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Chapter 4. Headers and Footers > Using Abbreviated Headings

Using Abbreviated Headings

Just when you thought you explored all FrameMaker’s powerful header and footer features, one more slick feature dazzles and amazes you.

Previously, I focused on headers and footers that have the ability to display text from the content of documents automatically. Now, you explore headers and footers that can display text that is not really part of your document—specifically, text that is hidden from view to begin with and not intended for viewing in the body of the document at all. Why would you want to do this? That’s a good question.

Suppose that the document header must contain the number and text of level 1 subheadings. If those level 1 subheadings are wordy, they probably won’t fit into the space available for the header. So, you need to abbreviate the header in order to make it fit. Thankfully, FrameMaker provides a method to produce abbreviated headers and footers.

Back to Basics

When you work with markers, keep text symbols turned on or you will not see the markers.


Here’s how it works: If you have subheadings (or other referenced paragraphs) that are too long to be displayed in the header of your document, use Header/Footer markers instead of <$paratext[paratag]> Building Blocks in your Running H/F variables. You have two markers to choose from: Header/Footer $1 and Header/ Footer $2. The markers, rather than the actual subheadings, contain the text that you want to be displayed in the header. The marker is placed in the text at the location of the intended reference paragraph.

Let’s go through the steps necessary to achieve this task. In this example, you set up a header that uses a marker instead of subheading level 1. The marker text and not the subhead level 1 text is displayed in the header of the document.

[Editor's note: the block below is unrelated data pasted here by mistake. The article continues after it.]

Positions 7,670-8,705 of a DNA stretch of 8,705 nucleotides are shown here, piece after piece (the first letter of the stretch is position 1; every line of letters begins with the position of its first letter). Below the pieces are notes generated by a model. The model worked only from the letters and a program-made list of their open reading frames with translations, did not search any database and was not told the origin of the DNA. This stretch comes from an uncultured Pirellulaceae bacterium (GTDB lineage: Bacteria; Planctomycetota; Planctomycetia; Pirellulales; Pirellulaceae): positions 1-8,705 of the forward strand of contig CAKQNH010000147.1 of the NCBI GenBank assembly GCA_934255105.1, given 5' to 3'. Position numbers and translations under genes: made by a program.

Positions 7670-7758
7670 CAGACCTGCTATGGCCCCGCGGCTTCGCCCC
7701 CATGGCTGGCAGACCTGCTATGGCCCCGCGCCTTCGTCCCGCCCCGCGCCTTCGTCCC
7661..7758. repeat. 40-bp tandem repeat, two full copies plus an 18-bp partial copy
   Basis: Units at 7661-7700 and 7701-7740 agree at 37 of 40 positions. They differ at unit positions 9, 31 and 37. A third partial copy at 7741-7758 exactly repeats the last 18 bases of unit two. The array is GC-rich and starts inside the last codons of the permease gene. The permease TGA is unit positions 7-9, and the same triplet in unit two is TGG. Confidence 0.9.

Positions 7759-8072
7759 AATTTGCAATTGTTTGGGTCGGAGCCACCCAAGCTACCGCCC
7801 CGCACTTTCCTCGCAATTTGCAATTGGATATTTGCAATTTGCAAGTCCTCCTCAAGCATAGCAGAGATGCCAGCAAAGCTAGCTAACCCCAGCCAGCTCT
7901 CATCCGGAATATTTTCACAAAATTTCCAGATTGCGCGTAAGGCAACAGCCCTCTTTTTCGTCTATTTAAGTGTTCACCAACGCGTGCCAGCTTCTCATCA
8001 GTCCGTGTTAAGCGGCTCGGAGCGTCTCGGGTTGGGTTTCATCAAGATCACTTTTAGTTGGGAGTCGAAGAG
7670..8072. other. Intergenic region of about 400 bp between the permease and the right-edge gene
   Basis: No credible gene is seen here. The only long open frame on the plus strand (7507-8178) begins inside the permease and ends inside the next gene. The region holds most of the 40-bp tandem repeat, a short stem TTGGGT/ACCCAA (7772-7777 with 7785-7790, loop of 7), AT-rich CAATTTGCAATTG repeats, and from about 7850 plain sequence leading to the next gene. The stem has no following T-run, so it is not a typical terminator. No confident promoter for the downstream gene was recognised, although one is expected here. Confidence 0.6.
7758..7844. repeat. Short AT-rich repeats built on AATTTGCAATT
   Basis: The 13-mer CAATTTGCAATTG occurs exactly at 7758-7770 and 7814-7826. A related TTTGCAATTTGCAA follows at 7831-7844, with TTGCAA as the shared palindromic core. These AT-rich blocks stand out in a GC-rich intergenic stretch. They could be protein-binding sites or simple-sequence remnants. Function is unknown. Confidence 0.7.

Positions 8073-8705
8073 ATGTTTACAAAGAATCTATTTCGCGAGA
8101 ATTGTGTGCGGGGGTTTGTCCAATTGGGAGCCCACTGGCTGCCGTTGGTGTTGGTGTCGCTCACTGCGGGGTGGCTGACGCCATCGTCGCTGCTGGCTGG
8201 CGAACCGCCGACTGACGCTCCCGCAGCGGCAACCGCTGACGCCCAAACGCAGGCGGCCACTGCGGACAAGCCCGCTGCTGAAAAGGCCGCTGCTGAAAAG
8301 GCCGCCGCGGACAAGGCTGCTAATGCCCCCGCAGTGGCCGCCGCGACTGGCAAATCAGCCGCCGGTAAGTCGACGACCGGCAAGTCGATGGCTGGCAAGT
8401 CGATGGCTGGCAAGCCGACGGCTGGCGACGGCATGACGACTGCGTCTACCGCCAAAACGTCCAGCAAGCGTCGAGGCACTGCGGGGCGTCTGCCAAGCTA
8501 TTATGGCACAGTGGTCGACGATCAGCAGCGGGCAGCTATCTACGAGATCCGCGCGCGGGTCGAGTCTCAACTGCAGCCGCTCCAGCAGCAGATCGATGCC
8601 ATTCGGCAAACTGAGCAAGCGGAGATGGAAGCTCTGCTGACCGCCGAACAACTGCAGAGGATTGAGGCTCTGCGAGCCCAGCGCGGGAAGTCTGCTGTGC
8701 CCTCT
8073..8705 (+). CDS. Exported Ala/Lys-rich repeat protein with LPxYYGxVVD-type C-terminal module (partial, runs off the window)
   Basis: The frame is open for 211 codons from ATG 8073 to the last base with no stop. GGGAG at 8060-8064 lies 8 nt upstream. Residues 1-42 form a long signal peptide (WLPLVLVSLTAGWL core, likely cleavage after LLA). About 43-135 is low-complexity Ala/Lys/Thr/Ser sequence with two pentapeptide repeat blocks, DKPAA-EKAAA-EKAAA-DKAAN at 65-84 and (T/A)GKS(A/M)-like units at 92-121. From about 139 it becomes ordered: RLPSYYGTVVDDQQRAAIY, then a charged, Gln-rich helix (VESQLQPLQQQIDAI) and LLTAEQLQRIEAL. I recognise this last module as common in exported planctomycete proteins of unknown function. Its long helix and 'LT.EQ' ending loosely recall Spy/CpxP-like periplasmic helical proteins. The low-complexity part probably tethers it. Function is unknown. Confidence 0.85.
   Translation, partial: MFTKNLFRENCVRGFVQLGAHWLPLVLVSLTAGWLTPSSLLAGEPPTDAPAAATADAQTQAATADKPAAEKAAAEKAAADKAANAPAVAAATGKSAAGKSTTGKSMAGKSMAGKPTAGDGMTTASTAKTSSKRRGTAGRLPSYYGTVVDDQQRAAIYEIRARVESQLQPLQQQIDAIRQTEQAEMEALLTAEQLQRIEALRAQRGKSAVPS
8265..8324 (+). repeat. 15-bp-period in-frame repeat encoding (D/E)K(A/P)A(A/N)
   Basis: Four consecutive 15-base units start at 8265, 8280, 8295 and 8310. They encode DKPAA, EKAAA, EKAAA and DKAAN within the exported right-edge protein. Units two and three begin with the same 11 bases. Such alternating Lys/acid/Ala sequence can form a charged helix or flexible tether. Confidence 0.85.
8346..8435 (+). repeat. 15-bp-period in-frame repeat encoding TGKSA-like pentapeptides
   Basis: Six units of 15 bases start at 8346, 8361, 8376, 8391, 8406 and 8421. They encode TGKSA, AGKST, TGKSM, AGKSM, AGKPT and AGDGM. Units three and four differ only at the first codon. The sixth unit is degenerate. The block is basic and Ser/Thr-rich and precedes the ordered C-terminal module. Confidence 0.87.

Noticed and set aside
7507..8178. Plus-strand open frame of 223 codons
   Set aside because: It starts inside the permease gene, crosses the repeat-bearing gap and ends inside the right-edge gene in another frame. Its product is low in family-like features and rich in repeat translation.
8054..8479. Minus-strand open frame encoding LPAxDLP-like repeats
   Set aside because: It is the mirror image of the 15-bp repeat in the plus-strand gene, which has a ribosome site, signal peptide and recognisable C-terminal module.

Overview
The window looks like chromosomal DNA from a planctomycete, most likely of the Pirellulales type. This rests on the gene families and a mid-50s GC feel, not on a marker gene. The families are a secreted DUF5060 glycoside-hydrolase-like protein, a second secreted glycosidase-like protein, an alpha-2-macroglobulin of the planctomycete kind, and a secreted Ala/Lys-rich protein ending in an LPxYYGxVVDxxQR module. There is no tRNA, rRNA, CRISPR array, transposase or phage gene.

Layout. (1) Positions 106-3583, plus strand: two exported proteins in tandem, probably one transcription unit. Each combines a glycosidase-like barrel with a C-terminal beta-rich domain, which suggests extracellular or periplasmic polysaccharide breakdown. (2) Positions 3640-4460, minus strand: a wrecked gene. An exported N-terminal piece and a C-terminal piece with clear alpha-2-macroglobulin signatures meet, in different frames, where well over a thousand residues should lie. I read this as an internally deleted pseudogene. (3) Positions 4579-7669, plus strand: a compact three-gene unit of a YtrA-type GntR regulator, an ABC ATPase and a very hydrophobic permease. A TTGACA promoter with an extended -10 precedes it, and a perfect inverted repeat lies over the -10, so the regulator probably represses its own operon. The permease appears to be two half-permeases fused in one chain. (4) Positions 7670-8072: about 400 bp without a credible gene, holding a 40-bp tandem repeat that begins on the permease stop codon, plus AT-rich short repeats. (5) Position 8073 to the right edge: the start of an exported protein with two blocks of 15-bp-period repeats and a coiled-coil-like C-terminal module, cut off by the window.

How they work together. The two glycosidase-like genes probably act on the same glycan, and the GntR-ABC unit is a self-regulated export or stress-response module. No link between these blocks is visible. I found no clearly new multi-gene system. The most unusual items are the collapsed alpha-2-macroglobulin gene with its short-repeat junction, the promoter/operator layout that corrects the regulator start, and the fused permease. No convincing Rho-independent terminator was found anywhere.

Begin by inserting a marker:

1.
With your insertion cursor at the beginning of a long subheading text, select Special > Marker > Header/Footer $1.

The Marker window appears.

2.
Type text in the Marker text field.

This text is what you want to display in the document header instead of the content of the referenced paragraph tag (see Figure 4.19).

Figure 4.19. You must type the marker text that will be displayed in the header.


Back to Basics

You can use Special > List Of > Markers to get a list of all marker text and associated page numbers.


3.
Click New Marker.

The marker is inserted at the insertion cursor location.

Next, set up the running header to reference the marker text instead of subheading text. These steps begin and end at the Edit System Variable window:

1.
Select <$paratext[H1]> and delete it.

Clear the existing header variable so that you can start anew.

2.
Select <$marker1> from the Building Blocks list.

The Building Block <$marker1> is inserted in the Definition text field. The block <$marker1> corresponds to the marker Header/Footer $1, and <$marker2> corresponds to the marker Header/Footer $2.

If you decide to use this method to reference particular information, you cannot also use the referenced paragraph tag method. You must set a Header/Footer 1 marker for every level 1 subheading in the document. Otherwise, level 1 subheadings that do not have markers are not reflected in the headers.

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